It’s time to swap out the brake pads for brand-new ones if the problem continues.

4. Start-Up Issues

People have said that there are start-up issues with the Honda Shine bikes for both the initial start-up and stalling after stopping in traffic.

There are plenty of reasons for what might cause start-up issues, depending on where the problem originates. 

A blocked petcock is one potential problem that might prevent your motorbike from starting. An engine fuel control valve is a petcock that regulates the gas flow between off, on, and reserve positions. 

A little screen aids in keeping gunk out of the petcock, although corrosion and stray material fragments might hinder flow. A slight rattling of the petcock can assist in clearing any obstructions, but replacement or thorough cleaning may be required to get your bike functioning again.

Remember the last maintenance you did on your motorbike, whether you rode it yesterday or it has been in storage for months. It’s possible that you washed your bike, which might have led to water getting into unfavorable spots.

Look for any areas where water may have entered your bicycle or where it may have harmed the electrical components, knobs, or other elements.

It’s recommended to check the motorbike over carefully for any difficult knobs or adjustments, as you may need some WD-40 to loosen up tight switches and dials on bikes that have just been taken out of storage.

5. Poor Mileage

Some people have said they only get 30 to 33 mileage with their Honda Shine bike. Many factors can cause mileage issues with a bike, but the easiest fix is low tire pressure.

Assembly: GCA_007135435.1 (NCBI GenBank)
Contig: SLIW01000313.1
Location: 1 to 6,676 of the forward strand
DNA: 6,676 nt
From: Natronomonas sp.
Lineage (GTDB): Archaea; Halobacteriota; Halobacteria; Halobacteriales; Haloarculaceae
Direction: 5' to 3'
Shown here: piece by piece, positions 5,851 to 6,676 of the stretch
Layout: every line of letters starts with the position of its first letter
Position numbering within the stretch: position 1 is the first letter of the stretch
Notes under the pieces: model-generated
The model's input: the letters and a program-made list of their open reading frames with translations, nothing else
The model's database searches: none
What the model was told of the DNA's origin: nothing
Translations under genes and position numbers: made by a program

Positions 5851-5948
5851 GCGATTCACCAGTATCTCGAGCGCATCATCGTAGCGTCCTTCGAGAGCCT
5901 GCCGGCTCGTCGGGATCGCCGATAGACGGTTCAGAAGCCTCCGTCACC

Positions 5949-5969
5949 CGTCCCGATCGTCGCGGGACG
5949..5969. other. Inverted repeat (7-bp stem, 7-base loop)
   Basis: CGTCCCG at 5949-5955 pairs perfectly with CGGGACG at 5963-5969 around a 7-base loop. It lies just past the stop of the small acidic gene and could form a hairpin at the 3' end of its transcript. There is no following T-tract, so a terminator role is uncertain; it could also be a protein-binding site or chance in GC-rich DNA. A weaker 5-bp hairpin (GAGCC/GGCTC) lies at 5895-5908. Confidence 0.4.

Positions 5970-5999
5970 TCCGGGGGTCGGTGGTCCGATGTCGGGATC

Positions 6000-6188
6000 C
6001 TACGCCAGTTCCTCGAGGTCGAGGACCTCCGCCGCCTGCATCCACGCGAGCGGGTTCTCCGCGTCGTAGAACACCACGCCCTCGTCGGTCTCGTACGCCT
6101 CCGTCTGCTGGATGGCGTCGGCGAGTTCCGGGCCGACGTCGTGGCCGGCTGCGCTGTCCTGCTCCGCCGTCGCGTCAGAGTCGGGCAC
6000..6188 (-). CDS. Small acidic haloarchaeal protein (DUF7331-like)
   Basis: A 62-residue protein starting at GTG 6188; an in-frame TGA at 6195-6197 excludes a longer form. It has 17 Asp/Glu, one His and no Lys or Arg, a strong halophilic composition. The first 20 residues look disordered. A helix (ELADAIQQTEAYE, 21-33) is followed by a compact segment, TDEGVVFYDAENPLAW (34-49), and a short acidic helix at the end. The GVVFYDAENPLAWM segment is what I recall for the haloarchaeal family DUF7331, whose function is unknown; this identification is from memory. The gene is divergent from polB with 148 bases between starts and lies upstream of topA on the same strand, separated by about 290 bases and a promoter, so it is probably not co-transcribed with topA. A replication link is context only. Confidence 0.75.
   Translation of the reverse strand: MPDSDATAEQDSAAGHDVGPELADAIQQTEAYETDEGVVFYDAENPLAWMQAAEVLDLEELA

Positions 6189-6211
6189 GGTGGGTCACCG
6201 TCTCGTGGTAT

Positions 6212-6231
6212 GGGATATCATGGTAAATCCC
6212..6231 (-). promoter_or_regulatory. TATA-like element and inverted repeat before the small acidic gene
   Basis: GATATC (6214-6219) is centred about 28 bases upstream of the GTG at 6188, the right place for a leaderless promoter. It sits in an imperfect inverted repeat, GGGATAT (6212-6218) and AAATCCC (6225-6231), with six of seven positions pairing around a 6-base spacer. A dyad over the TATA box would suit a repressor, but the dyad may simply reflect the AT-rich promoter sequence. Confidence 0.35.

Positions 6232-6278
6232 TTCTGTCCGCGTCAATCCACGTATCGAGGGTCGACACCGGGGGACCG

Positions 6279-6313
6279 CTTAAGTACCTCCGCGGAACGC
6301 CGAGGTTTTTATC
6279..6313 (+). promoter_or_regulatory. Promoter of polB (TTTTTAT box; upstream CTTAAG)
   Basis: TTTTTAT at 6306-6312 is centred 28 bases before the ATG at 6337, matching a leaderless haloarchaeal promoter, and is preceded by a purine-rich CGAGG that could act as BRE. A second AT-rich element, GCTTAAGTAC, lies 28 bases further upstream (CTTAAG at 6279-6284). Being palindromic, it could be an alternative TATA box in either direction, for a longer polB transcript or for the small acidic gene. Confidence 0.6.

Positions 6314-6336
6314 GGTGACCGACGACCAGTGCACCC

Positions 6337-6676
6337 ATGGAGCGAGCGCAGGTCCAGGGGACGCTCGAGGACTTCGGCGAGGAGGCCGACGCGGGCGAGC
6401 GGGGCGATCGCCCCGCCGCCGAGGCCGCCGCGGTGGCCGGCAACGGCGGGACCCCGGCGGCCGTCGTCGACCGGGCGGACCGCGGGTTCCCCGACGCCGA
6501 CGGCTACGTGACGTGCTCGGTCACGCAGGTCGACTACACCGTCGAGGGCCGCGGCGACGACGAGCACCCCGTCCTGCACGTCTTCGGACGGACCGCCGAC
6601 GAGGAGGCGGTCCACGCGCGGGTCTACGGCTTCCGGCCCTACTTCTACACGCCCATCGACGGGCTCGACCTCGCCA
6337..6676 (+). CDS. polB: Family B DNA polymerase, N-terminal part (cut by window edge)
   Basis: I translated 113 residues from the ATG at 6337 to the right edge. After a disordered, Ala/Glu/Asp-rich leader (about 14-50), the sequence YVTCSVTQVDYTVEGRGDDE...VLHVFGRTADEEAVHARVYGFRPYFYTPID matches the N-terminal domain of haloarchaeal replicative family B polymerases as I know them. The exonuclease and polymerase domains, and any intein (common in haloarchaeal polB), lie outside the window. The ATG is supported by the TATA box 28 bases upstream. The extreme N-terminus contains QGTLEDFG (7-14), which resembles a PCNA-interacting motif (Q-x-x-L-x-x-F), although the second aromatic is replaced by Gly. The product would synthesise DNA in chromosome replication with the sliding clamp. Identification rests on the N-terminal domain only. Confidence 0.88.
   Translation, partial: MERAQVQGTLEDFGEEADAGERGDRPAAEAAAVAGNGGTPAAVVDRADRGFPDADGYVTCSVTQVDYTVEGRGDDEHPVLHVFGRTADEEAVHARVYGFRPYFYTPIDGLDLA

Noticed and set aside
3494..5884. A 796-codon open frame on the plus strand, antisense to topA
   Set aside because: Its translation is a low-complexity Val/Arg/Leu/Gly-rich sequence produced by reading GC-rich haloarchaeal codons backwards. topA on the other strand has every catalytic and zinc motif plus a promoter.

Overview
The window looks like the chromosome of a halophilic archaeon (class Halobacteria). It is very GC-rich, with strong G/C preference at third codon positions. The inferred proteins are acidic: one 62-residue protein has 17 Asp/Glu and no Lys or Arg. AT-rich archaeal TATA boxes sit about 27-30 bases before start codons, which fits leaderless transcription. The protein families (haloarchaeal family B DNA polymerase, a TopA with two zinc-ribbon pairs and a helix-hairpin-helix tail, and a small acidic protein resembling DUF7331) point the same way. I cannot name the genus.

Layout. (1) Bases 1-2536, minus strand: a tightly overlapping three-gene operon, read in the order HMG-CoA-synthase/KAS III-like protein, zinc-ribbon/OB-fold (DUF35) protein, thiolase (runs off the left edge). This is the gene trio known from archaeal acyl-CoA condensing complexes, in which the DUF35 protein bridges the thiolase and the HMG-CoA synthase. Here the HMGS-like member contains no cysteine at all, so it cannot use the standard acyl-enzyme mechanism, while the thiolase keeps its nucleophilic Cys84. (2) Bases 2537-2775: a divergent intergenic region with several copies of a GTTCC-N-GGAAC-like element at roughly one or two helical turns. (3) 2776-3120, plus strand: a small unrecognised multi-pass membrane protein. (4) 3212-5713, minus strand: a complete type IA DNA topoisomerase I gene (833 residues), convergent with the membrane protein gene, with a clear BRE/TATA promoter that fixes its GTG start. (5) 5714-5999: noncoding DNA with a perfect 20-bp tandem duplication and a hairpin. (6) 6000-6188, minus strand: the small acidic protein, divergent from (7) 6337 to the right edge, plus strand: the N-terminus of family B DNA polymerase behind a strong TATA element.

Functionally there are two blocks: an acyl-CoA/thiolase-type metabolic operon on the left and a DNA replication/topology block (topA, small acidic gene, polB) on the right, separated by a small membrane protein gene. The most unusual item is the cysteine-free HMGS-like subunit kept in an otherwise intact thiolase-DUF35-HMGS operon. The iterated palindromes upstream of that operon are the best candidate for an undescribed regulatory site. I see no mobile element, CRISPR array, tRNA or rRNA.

You can check the tire pressure by kicking the tires or attempting to push the rubber in with your thumb. Check it out and fill it up if necessary if it goes in. The recommended tire pressure ratings will be in the handbook. 

Additionally, manufacturers apply labels on the tank or swingarms for rapid reference. Depending on how you ride, check the pressure once a month or if you notice a slow reaction from the engine. Additionally, you may get tire monitoring equipment from internet shops.

Riding methods might also impact efficiency. Continuously traveling at 40 km/h could seem absurd. Depending on the bike, cruise at a pace where the engine feels and sounds calm, often between 3000 and 5000 rpm.

Avoid braking abruptly. If you spot an obstruction in front of you, carefully slow down and accelerate until you achieve the target speed while using the brakes early.

You’ll be more effective and safer by following these instructions.


Many things can cause issues with your Honda Shine bike, but many of them can be avoided with proper maintenance and knowing how to ride and store your bike correctly.

Hopefully, this list was able to shine some light on why your bike is having issues and gave you some solutions to try. 



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John Muranko

John is Founder and Senior Bike Editor at ProBikeCorner. John is a bike and travel addict who has cycled through 17+ countries and doesn't really have any plans of stopping. He´s passionate about helping others by creating technical resources, in-depth reviews and more…